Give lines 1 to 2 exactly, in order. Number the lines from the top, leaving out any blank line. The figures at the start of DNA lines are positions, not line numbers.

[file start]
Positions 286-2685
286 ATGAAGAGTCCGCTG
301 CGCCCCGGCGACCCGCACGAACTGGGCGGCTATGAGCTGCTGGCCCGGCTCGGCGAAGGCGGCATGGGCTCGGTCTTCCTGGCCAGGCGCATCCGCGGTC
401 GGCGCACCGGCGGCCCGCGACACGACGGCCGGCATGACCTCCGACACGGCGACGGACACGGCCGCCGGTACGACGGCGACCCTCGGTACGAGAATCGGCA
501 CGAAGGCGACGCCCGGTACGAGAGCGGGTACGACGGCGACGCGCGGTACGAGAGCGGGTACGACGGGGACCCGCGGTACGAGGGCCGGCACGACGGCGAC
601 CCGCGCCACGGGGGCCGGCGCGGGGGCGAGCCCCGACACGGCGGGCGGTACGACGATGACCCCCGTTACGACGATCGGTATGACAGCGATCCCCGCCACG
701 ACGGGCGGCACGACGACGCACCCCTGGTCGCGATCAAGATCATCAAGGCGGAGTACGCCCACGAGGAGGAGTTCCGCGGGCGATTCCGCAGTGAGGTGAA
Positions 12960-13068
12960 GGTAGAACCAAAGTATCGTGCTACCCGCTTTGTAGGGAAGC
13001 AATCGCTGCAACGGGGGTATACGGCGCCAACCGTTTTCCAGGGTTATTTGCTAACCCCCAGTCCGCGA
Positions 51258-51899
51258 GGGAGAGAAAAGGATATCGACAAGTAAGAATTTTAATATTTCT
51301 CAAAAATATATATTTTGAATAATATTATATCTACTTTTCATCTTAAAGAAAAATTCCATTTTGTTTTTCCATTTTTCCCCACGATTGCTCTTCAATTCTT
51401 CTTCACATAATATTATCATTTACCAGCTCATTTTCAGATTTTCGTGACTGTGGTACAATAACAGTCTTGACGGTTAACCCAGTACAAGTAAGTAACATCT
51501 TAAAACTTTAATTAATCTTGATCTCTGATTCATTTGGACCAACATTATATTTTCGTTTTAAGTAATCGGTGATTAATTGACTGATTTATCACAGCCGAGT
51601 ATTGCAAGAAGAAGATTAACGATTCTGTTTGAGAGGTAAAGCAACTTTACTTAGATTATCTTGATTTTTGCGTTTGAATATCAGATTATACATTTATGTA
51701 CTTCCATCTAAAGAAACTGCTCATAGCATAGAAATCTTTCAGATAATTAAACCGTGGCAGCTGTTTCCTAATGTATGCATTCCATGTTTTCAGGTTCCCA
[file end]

Positions 286-2685
286 ATGAAGAGTCCGCTG